The History: County fairs have a long, extensive past

Above photo credit: Newnan-Kiwanis Facebook Page. This column was originally published on Sept. 6, 2021.

By EMILY KIMBELL, Newnan-Coweta Historical Society

What’s more exciting than the county fair – the rides, the competition, the exhibits, the food (my personal favorite, fried Oreos)! This year is particularly exciting because after being canceled in 2020 due to the COVID-19 pandemic, the Kiwanis Coweta County Fair is back this September with attractions, musical performances, a reptile show, and more. 

Elkanah Watson is credited with creating the idea of the state fair after holding sheep-shearing demonstrations in Massachusetts in 1807 (courtesy of the Berkshire Athenaeum)

State and county fairs have a longstanding history in the United States. They began in the Nineteenth century as a way to promote agriculture and livestock. New England farmer and businessman Elkanah Watson is frequently credited with creating the idea of the state fair after holding sheep-shearing demonstrations in the Pittsfield, Massachusetts square in 1807. Watson began urging other farmers in the area to showcase their livestock at public gatherings and the event developed into a livestock competition complete with activities for the family and the sale of goods. Watson’s sheep-shearing demonstrations quickly spread to other rural communities throughout the Northeast and Midwest.

By the mid-1800s, the popularity of these gatherings had grown so large that the state of New York organized the first state Fair at Syracuse, New York in 1841. The first American State Fair was held over two days in September and focused on educating attendees about agriculture through presentations, speeches, and product sales. The first fair drew a crowd of 10,000 to 15,000 people.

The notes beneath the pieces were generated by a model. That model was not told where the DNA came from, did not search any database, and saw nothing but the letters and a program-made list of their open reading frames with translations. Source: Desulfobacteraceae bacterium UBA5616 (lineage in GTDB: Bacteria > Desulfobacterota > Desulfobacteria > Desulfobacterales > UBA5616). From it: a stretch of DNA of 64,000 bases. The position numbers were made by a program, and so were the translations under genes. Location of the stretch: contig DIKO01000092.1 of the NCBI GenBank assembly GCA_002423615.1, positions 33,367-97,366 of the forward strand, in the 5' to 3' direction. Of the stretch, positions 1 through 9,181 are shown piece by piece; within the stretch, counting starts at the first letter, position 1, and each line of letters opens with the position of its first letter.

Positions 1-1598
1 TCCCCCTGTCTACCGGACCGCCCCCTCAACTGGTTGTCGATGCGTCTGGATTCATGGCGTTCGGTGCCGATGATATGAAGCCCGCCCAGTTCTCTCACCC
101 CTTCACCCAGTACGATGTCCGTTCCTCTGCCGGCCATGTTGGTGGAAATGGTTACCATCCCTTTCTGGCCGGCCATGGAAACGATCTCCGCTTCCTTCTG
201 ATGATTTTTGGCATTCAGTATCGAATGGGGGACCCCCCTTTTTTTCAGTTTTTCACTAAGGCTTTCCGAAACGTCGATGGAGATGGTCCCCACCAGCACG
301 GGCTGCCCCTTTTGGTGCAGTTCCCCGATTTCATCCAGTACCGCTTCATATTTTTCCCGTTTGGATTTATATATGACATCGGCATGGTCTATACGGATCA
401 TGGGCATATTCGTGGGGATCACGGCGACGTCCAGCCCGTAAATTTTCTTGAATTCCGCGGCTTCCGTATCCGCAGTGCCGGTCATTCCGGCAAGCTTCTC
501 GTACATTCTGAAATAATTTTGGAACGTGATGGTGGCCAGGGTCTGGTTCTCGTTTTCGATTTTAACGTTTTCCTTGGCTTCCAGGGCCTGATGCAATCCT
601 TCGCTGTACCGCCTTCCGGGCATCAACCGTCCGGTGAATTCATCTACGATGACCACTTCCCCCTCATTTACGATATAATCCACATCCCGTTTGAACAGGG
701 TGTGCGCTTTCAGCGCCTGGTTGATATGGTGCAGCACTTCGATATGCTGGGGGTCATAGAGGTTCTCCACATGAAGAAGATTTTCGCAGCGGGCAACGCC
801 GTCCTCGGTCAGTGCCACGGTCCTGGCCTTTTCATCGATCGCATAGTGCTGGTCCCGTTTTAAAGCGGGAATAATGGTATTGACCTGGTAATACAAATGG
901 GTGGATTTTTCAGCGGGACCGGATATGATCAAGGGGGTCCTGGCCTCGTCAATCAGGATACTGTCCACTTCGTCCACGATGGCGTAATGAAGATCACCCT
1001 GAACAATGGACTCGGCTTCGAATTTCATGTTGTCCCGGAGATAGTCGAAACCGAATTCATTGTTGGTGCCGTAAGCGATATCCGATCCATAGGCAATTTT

In 1847, Newnan historian and pioneer citizen William U. Anderson proposed bringing a county fair to Coweta. In a letter to the editor published in The Newnan Herald, he wrote “Come up brother farmers … and all others. Give your names and the money when needed … and we will have such a fair as all will be proud of … A fair we must have.” 

Anderson’s letter inspired the people of the county, and the first county fair officially opened on Tuesday, October 27, 1874. Griffin Daily News reported “So great was the success of the Fair that it continued until Saturday night, two days longer than originally intended … There were no accidents of a serious nature. In one mule and one-horse race, one of the contestants flew the track and slightly bruised the riders. A portion of the amphitheater also fell down with many people eating upon it, but no serious damage done.” 

The fair became an annual tradition in Coweta County until the last agricultural fair in 1877. It was not until forty-years later, in 1919, that the fair came back to Coweta County. The second version of the Coweta County fair continued until the 1920s, culminating with a Coweta Centennial and County Fair celebration in 1924. After this time, annual county fair operations halted again. In 1947, the Newnan Kiwanis club began sponsoring the county fair. The club has sponsored every fair, except one, since that time with all proceeds benefiting local nonprofits. 

Since Elkanah Watson’s sheep-shearing demonstration in the early 1800s, state and county fairs have only grown in popularity across the United States. Today, there are approximately 2,000 county and state fairs held nationwide, and fairs show no sign of slowing down. This 200-year-old tradition is a great celebration of our nation’s agricultural history and our love of community! See you at the fair! 

Newnan-native, Emily Kimbell is the director of the Newnan-Coweta Historical Society and McRitchie-Hollis Museum. Emily is currently finishing her doctoral studies at Georgia State University, where she also teaches English Composition courses and is an active member of her community often seen on stage in local theatre productions and writing for local media outlets.

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